Students in “History of Twentieth Century Art” this fall had the option to research objects in the OSUMA collection. For the next few weeks on the blog, I will be featuring their research. This week’s author is Megan Hughes, who researched and wrote about Pablo Picasso’s color linoleum cut print, Toros en Vallauris. The following text is excerpted from her research paper.
Picasso was born in Spain in 1881. Even though he lived in France for most of his adult life, Picasso always remained fascinated with the Spanish bullfight (corrida) as a way for him to connect to his home country. Later in his life, Pablo Picasso spent many years in the south of France, in the city of Vallauris. He would attend the corrida every Sunday, and it was a frequent subject in his art during these years. One such linoleum cut print, Toros en Vallauris, of 1955, is in the collection of the Oklahoma State University Museum of Art.
In 1954 Picasso was invited to produce the annual posters for the bullfights in Vallauris. Toros en Vallauris is an example of these posters, which used stylized corrida imagery and action scenes. To create them, Picasso went back to the method of linocut that he had first learned in 1939. He worked closely with master printer Hidalgo Arnera. Unusually, Picasso used a reductive printmaking method on a single sheet of linoleum rather than creating multiple plates. In doing so, he created a new artistic process for the medium.
Toros en Vallauris is a color linoleum cut print that is nine inches by seven inches. The print combines geometric shapes and bright colors with a hand-drawn, calligraphic feel. An image of a bull and of a torero (bullfighter) or banderillero is embedded within the rectangles at the center of the composition. The figures are simple line drawings. An oval shape around them represents the plaza or stadium. (The corrida typically takes place in a round plaza, outside of town.) There are small circles drawn all around the plaza with simple marks indicating human faces. These are the spectators or aficionados of the bullfight.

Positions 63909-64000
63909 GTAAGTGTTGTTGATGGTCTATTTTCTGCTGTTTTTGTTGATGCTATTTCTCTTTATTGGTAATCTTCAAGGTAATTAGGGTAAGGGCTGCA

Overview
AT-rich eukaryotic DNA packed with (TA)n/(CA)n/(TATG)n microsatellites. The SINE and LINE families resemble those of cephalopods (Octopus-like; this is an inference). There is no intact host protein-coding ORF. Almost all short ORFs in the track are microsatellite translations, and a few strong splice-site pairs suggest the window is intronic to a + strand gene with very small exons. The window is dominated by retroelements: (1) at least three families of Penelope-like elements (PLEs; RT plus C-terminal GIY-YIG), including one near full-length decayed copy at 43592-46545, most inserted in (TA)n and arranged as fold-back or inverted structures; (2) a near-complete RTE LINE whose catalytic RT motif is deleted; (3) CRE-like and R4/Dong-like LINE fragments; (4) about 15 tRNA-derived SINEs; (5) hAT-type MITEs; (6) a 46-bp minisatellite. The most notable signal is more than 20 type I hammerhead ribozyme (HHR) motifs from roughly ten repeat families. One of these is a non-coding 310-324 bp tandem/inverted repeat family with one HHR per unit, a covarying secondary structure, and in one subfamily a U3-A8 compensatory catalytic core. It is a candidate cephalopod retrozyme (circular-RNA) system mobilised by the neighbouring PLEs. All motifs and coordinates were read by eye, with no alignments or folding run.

In a bullfight there are many different acts. Bullfighting is considered by its aficionados to be an art form because of the complex acts with their coordinated colors and movements. In Picasso’s linoleum cut, the bull is standing upright, tall and strong, his head and horns facing right towards the banderillero. It is a depiction of bravery, early on in the corrida (bullfight). The banderillero is standing up straight and posed. His arms are up holding two lined objects that may be banderillas (“little flags,” which are colorful sticks with a barbed point that are stuck into the bull’s shoulder by the banderillero). These simple printed line marks paint vivid picture of an act within a bullfight known as the “tercio de banderillas.”
The bullfight and the eventual triumph of the matador can symbolize triumph over brute force, instinct, and war. War was still recent and affected the daily life of Picasso and of the people of Europe, both Spain and France, at the time. The torero can symbolize a hero, an artist, an athlete, or a priest. The skill with which he maneuvers and conquers the bull can be seen as a work of art. It can also be seen as cruelty, and death. The dance between the two within the circle of the stadium, beneath the gaze of the aficionados, was like a living form of art for Picasso.
Picasso moved to Vallauris in 1948, at age 66, to learn ceramics. Picasso used the stylized imagery of the bullfight that he had developed in other media in his ceramic works. One example of the many ceramic pieces he did like this is Corrida (bullfight), from 1953. The plate is round and made of white earthenware clay. It was designed by Picasso and then produced for sale by Madoura studios as a “Picasso Edition.” Simplified strokes represent a mounted Picador in the foreground. His lance is stabbing into the neck of a charging bull whose head is lowered. Above them in the background are simple curved horizontal lines indicating the stands and two rows of loose dots to indicate the rows of aficionados or fans. The gestural mark making quality used on this piece is very similar to the mark making Picasso used in his linocut poster pieces like Toros en Vallauris. Like the posters, these plates were designed to be reproduced in mass.
Both Picasso’s ceramics and his linoleum cut posters remain accessible to a variety of people from different walks of life today—just as the sport of bullfighting was accessible to many walks of life when he created them.